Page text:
University of Southern California Marshall School of Business’ high-end EMBA program is on the more expensive end of the spectrum, offered at $156,000.
Designed for mid-career professionals and senior managers who wish to continue their full-time jobs while receiving an education, USC’s EMBA students have an average of 14 years of work experience. “The type of person who comes into an EMBA program is much further along in their career than the person who comes into an MBA program,” says Randolph Beatty, USC professor of accounting and EMBA academic director. “We are a top-flight academic research place and our faculty are some of the best in the world.”
With an average class size of 65-70 students, the courses delivered every other weekend on Fridays and Saturdays. Since the onset of Covid-19, the program has been delivered online through Zoom. “Surprisingly, this has been a really good innovation for Masterminds. Students can use the breakout rooms for discussions and then share their insights with the rest of the class,” he says.
TEACHING HOW TO ‘THINK STRATEGICALLY ABOUT WHERE A COMPANY IS GOING’
Delivered in 22 months, year one and two each have five ‘themes.’ In the first year, the students are taught how to evaluate market performance, manage operations and technology and information systems, and implement functional strategies. In the second year, students learn about environmental analysis, the role of the senior executive, strategic planning for growth, and managing strategic change.
Beatty says that the eighth theme, strategic planning for growth, is a highlight of the students’ experience at USC. In this theme, students get experience evaluating a merger and acquisition. They get to take everything they’ve learned in their first year and apply it to critiquing the merger and acquisition process. They use a mix of publicly available data as well as actually contacting USC alumni in the companies.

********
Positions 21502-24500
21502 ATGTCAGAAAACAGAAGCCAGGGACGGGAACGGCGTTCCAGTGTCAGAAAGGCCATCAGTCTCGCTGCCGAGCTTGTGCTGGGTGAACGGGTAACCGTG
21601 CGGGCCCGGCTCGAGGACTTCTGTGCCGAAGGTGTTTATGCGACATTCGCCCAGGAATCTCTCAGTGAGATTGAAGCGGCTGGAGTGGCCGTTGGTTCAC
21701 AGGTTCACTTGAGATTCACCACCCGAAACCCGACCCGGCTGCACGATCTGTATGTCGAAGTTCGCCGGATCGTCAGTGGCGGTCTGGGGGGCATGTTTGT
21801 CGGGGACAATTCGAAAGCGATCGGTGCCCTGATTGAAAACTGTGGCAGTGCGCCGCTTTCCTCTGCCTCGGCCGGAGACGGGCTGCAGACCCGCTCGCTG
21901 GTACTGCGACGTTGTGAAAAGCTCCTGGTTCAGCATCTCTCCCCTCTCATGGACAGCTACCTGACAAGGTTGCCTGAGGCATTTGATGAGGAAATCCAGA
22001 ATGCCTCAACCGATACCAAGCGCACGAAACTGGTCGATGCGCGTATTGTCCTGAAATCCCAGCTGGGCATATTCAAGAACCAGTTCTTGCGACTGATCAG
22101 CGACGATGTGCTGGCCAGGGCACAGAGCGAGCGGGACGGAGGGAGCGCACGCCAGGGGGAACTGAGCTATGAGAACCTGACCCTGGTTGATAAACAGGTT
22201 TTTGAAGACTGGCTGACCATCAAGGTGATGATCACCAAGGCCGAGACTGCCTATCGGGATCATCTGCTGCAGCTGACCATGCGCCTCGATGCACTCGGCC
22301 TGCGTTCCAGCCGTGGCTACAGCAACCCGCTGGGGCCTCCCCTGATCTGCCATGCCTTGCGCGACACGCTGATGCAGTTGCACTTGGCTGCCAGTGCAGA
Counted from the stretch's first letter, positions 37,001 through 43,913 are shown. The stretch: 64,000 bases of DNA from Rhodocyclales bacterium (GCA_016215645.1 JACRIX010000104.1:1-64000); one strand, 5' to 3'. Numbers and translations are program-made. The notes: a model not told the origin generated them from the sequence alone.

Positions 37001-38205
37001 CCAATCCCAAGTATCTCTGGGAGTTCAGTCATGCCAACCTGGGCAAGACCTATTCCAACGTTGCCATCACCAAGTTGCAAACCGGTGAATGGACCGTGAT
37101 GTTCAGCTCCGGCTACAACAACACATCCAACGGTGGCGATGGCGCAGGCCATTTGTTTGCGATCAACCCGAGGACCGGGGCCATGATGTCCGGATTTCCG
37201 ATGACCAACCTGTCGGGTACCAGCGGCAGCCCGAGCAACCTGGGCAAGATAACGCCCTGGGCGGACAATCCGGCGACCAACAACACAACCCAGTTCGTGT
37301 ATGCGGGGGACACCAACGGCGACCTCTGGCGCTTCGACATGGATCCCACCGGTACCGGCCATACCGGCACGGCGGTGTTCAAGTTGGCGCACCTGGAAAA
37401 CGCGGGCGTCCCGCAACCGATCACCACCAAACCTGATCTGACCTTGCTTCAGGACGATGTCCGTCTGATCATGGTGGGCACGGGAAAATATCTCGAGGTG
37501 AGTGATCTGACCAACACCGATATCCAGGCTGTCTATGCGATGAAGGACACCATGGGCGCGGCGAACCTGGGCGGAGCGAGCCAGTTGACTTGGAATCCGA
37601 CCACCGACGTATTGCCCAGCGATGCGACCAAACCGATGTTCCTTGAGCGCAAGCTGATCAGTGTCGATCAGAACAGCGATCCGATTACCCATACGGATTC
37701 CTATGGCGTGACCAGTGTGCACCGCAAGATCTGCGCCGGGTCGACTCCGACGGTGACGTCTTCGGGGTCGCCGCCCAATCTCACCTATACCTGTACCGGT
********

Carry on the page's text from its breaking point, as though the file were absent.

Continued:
“The EMBA teaches people to think strategically about where a company is going. There are very bright and capable people in this program. Some of the faculty say that they learn just as much from the students,” he says.
Beatty says that the classes are collaborative, involving lots of teamwork and group projects. “This creates an unbelievable bond between the students.”
‘PEOPLE WILL ACTUALLY STOP YOU IN THE STREET TO TALK’
While the course content and high-caliber faculty draw students to study their EMBA at USC Marshall, so does the community. Alumni, affectionately known as Trojans, support one another — even post-graduation.
“If you wear your USC swag, people will actually stop you in the street to talk. I’ve never seen this happen anywhere else,” Beatty says. “Wherever I fly in the world, I wear USC swag because you’ll be shocked at where Trojans exist.”
Beatty recommends that USC EMBA grads stay in touch.
“The benefit of the Trojan family is that you can always find someone who can help you — and they expect to help you,” he says. “Having the ability to contact alumni and ask them about their company before you go into an interview is huge.”
To gain admission into the program, there are four application deadlines each year, with the final being May 1. The school will continue to accept admissions after the deadline, however they will be received as a first-come, first-served basis. An interview is required, as well as two essays. All other application information can be found here.